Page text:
HUMBOLDT — One hundred kilometres is not a long way to go by car, but imagine running that on foot in one continuous race.
For Andy McAnally, that what he did over a weekend for the Lost Soul Ultra Marathon in Lethbridge on Sept. 6 and 7.
The ultramarathon is a tradition for McAnally, who has been competing in seven Lost Soul races since 2007. By this past week, McAnally said he was still tired from completing the race but he did not have any muscle pain.
“It’s a tough course but I always enjoy that finish line. [It’s] a wonderful feeling,” McAnally said.
According to the website, the course is 54 kilometres long with “elevation gain or loss approximately 1,200 meters with 16 significant hills,” and while it may be difficult, McAnally says it is also a beautiful trek.
For the 100 kilometres runners, they had to complete the loop twice to finish the marathon.
The 100-kilometre trek that took him 20 hours and 47 minutes to complete from 9 a.m. Friday morning to 5:47 a.m. Saturday morning. Eleven hours of the race was in total darkness, which didn’t faze McAnally.
“1 a.m. in the middle of the coulees. Not a soul around. I like these moments,” he wrote on Facebook.
Throughout the race, McAnally only took short 10 minute breaks to change socks and get a dry shirt and ate only small amounts of food.
The last 30 kilometres were hobbled because of an injured foot. Moving forward in pain was the biggest challenge for McAnally.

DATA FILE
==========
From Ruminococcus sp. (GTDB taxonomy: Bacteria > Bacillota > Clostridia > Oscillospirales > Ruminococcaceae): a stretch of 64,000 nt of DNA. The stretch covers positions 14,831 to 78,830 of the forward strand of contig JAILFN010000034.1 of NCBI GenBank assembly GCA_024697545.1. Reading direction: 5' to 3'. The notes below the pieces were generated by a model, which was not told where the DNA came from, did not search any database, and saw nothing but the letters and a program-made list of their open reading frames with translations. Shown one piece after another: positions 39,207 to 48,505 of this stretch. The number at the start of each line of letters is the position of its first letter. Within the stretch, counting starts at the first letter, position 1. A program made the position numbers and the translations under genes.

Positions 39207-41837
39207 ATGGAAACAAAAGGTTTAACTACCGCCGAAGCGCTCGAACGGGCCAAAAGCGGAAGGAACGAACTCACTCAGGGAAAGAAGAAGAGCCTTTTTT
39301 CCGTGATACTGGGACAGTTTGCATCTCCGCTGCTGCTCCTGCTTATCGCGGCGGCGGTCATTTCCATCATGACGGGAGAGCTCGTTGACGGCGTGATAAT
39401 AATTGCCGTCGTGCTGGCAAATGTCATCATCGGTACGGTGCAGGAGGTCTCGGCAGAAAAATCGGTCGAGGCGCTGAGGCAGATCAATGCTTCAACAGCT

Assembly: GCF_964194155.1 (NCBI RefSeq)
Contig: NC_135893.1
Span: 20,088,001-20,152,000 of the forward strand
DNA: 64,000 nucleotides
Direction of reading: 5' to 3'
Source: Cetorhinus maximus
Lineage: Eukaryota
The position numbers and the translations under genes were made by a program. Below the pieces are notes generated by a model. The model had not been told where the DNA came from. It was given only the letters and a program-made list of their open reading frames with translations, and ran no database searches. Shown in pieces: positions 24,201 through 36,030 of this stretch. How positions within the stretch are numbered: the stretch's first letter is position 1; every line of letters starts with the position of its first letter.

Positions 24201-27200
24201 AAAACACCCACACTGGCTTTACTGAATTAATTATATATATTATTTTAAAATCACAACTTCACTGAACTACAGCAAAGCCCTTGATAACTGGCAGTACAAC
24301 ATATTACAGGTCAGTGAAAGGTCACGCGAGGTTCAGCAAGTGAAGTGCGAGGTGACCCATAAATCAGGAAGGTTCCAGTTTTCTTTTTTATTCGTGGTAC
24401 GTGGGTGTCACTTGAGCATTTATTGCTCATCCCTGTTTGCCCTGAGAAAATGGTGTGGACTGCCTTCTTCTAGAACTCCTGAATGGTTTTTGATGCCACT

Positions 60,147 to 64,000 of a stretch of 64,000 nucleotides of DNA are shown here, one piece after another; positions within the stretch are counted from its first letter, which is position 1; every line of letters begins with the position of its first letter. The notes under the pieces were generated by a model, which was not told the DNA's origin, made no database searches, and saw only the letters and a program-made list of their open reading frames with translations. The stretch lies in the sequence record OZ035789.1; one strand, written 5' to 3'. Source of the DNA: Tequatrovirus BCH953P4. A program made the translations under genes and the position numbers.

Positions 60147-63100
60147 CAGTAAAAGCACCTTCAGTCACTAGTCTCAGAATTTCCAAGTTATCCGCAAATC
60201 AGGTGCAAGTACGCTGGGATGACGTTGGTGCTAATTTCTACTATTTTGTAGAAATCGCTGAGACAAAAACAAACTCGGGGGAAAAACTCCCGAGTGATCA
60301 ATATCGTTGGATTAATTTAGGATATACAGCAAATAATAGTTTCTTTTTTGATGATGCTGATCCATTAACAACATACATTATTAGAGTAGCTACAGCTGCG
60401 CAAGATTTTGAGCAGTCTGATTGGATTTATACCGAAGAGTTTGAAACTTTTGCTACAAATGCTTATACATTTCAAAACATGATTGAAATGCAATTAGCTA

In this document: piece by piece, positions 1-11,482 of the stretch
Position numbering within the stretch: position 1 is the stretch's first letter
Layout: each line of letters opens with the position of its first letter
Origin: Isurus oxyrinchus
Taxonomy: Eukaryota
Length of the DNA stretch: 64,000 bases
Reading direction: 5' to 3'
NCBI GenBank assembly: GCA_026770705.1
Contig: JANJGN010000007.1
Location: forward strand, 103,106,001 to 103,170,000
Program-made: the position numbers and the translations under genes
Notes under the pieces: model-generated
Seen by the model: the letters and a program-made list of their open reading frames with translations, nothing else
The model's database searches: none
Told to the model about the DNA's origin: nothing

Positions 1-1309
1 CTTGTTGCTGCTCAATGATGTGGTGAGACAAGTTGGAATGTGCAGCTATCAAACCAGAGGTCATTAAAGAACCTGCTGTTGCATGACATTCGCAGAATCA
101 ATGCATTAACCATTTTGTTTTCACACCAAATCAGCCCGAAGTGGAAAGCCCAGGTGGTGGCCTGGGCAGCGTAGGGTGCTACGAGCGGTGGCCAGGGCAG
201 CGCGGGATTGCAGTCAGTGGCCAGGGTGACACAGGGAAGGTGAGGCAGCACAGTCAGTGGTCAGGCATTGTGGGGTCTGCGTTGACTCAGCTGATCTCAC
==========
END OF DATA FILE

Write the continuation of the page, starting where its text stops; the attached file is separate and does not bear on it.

“The thing is practically everyone on the course is in some sort of pain and really, some more than others.”
Besides the physical toll, McAnally said he had his ups and downs mentally during the race. You talk to yourself, he said, but you also start to hallucinate.
“I thought I was getting close to an aid station; I heard a lot of people cheering, and then it turned out to be a pack of coyotes just yipping away. I realized I was another hour from the aid station.”
While there was a lot to deal with during the run, McAnally said he also got to talk with other runnings and great volunteers and onlookers were always cheering them on.
Everyone who finished received an engraved Lost Soul Ultra stone to take homeRacers even get the chance to pick their own rock that would get engraved but McAnally said was hurting by the end of the race, so a helpful volunteer also helped McAnally pick his out.
“I was going for a small rock because I was kinda hurtin’, and this volunteer came up to me and said ‘oh, why don’t you pick that one. It’s so unique.’ I said I will if you pick it up for me because I couldn’t bend down at that stage,” he laughs.
McAnally will be letting himself recover before thinking about his next big run but he will be considering the Lost Soul 50 kilometre run for next year or the Beaver Flat Ultra at Saskatchewan Landing Provincial Park which also takes place in September.
“It’s good to have a tough ultra run in Saskatchewan [and] put Saskatchewan on the map. Everyone thinks Saskatchewan is so flat.”
This is the first year that there was a Lost Soul 200 kilometre race with eight runners competing but McAnally says that would take year-round training before he would be ready to compete at that level.